〈Asian Post, December 28, 2019〉Owners at Kingswood Villas begin reducing asking prices in response to SHKP development, in what analysts see as a test of market sentiment
Owners of flats at Kingswood Villas, one of Hong Kong's largest housing communities, have begun cutting asking prices before the launch early next year of the first major property project to come to market in the same area in the past decade.
Sun Hung Kai Properties (SHKP) announced the pricing on Thursday for its Wetland Seasons Park project, which will add 710 flats to the housing supply in Tin Shui Wai and is only a few minutes walk from Kingswood Villas.
It set the price at an average of 9 per cent above the median transaction price of the 27-year-old Kingswood Villas, prompting owners at the latter development to cut their prices by between 1 per cent and 3 per cent, according to Victor Ng, Centaline Property Agencies' sales manager for the Tin Shui Wai district.
"Ninety per cent of our clients have shifted their interest to the soon-to-be launched new project, instead of looking for used flats in the area," he said.
〈The Standard, December 27, 2019〉After years of inertia, plans are slowly taking shape to turn Macau into a financial and cultural centre to ease its long reliance on gambling
Tim Zhang, a 24-year-old Macau native, quit his job at the Chungwa (Macau) Financial Asset Exchange in July to study for a master's degree in finance at a university in Sydney.
Disillusioned with a lack of exciting opportunities at home, his plan was to improve his CV in preparation for finding himself a good finance job overseas.
But his plans have changed.
"Now I will probably go back to work for my former employer," Zhang said.
He feels a fresh sense of excitement about the city's prospects after Beijing recently announced a raft of policies aimed at developing Macau's financial industry.
"Over the years, Macau has just focused on gambling, tourism and resort development. The economic base is too narrow. For young people like me, who focus on finance, we did not see any prospects other than joining traditional banks," Zhang said.
"The fresh policies create new hopes and opportunities for the new generation and for the city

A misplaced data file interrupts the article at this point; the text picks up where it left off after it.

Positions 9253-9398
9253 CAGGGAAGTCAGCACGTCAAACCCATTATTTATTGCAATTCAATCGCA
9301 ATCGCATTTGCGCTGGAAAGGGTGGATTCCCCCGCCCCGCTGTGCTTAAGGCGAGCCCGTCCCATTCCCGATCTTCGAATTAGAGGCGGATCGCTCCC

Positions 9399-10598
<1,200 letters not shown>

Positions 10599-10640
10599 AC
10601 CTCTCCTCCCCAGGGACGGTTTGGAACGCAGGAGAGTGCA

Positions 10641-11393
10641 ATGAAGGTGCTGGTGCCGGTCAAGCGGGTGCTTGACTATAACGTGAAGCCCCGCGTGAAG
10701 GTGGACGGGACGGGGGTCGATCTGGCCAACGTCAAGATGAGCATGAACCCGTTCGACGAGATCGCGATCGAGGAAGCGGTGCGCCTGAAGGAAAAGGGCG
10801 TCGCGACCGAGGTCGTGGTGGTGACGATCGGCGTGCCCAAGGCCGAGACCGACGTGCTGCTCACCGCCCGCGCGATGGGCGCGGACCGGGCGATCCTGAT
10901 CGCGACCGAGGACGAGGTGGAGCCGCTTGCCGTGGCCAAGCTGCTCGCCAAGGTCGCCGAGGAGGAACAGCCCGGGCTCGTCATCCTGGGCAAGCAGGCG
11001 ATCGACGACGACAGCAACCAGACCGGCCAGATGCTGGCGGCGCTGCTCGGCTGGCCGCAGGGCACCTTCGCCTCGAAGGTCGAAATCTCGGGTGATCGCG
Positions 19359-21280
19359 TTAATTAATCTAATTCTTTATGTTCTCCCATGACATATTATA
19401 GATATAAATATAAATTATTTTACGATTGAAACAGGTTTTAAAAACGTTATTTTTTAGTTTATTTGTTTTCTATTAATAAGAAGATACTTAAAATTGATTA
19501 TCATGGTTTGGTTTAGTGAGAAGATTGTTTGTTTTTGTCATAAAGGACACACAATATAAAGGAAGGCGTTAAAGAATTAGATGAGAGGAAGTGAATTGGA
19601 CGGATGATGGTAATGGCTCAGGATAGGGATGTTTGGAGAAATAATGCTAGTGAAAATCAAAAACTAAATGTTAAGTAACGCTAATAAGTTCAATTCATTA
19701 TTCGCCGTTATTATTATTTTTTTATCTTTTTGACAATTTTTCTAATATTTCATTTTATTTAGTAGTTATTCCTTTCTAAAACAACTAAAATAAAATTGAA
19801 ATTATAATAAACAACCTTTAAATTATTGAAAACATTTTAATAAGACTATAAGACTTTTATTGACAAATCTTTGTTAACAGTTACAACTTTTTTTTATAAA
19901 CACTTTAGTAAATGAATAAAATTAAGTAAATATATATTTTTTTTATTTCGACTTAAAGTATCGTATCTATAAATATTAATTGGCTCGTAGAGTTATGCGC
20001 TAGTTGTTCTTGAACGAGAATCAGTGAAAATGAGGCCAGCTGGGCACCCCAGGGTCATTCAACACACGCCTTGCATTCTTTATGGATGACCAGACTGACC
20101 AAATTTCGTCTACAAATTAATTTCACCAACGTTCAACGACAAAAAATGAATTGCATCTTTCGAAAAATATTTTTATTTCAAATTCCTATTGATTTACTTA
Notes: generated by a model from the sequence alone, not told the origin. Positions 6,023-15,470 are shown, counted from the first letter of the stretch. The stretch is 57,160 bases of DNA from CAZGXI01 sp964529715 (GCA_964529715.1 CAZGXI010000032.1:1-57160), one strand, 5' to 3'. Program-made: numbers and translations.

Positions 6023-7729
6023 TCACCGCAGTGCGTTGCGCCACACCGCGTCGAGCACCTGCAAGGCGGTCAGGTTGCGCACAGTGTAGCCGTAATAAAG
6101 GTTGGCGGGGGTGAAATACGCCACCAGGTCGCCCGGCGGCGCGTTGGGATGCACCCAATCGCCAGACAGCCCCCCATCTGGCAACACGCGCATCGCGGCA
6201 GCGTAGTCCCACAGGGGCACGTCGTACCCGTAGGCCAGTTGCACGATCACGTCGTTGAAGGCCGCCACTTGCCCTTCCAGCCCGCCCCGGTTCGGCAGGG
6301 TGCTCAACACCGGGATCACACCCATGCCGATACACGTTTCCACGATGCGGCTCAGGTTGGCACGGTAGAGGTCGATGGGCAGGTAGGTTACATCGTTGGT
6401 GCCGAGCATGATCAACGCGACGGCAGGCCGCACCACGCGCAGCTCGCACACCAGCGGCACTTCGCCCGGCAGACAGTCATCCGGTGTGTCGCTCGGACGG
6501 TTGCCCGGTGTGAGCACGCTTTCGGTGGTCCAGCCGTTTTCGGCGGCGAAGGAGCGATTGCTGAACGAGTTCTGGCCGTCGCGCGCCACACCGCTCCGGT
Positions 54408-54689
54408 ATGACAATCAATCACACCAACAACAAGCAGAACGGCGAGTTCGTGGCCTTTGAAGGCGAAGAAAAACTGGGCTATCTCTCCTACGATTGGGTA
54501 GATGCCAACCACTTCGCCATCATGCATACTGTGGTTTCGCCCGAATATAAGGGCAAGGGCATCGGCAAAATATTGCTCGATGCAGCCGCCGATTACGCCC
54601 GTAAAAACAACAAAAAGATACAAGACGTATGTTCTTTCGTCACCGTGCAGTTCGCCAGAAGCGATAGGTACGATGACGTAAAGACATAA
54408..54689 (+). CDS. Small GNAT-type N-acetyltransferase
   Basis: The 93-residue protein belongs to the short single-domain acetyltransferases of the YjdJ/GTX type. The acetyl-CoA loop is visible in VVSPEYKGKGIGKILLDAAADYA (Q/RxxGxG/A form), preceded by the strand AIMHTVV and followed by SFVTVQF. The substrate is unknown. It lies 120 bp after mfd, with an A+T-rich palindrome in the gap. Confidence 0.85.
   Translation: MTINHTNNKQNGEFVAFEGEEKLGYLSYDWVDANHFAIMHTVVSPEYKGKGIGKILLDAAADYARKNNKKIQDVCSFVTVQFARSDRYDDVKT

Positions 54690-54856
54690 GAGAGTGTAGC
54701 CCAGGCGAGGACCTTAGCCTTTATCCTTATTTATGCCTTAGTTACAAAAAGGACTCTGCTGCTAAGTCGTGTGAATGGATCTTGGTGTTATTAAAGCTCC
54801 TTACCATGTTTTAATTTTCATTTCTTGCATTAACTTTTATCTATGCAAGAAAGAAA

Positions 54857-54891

〈Asian Post , December 27, 2019〉SHKP bets on return of confidence with latest pricing
Sun Hung Kai Properties (SHKP), Hong Kong's largest developer, has priced its Wetland Seasons Park project in Tin Shui Wai at around 9 per cent higher than used homes in nearby Kingswood Villas, betting on a return of confidence in the market.
The project will be the first to go on sale in 2020 and the first new development in Tin Shui Wai in 10 years.
"There has been progress in the US-China trade talks, and the stock market has also gone up. Although the social unrest in Hong Kong has made buyers take a wait-and-see approach in the second half of the year, market sentiment has improved and I believe consumer confidence will return," said Victor Lui Ting, deputy managing director at SHKP.
"I believe the housing market won't fluctuate as much in 2020 and will stay steady and healthy."
He predicted housing prices in the city would see a mild increase in the coming year.
The new batch of 142 flats at Wetland Seasons Park, which could be put on sale as early as next week, will be sold at an average of HK$11,388 per square foot. That is about 9 per cent higher than used homes sold in the nearby Kingswood Villas.
〈The Standard, December 26, 2019〉Cushman & Wakefield said companies have increasingly turned to using co-working spaces amid economic uncertainty, although the industry has been shrinking of late.
Co-working space operators have slowed their expansion since the third quarter due to the worsening local economy and the too-rapid expansion last year, said John Siu Leung-fai, managing director of Cushman & Wakefield Hong Kong.
"Since the third quarter, many companies have slowed or canceled their expansion plans, so the demand for co-working space has reduced," Siu said.
The total floor area rented by shared office space operators in Grade A office buildings shrank 24 percent year-on-year this year to 277,000 square feet. All of it was all leased to foreign operators - in contrast to last year, when mainland operators occupied more than 50 percent, according to Cushman & Wakefield.
The fourth quarter saw no new lease contracts of co-working spaces, they added.
〈China Daily, December 23, 2019〉Tourists visit the Ruins of St. Paul's in South China's Macao Special Administrative Region, on Oct 8, 2019. [Photo/Xinhua] While experiencing tremendous growth since its return to China, Macao's reliance on gaming puts it in a vulnerable position. Accordingly, the central government has actively promoted the diversification of Macao's economy as a priority goal. Macao has always been susceptible to short-term shocks, suffering declining growth during the outbreak of the H1N1 virus and the 2008 financial crisis.
When China launched its anti-corruption campaign, gaming revenue in Macao fell to a five-year low, indicating part of Macao's revenues came at the expense of the rest of mainland. More recently, relaxation of gambling regulations in Japan, Singapore and the Philippines suggests the end of Macao's monopoly position as a gaming hub. These facts make diversification an urgent task.
With only 30 square kilometers and 650,000 people, the task of diversification is a difficult one. To accomplish this, Macao must utilize its geographical and historical advantages. Macao has natural synergies with the Guangdong-Hong Kong-Macau Greater Bay Area (Greater Bay Area), and its efforts at diversification can be best realized by integrating within mainland's national development plan.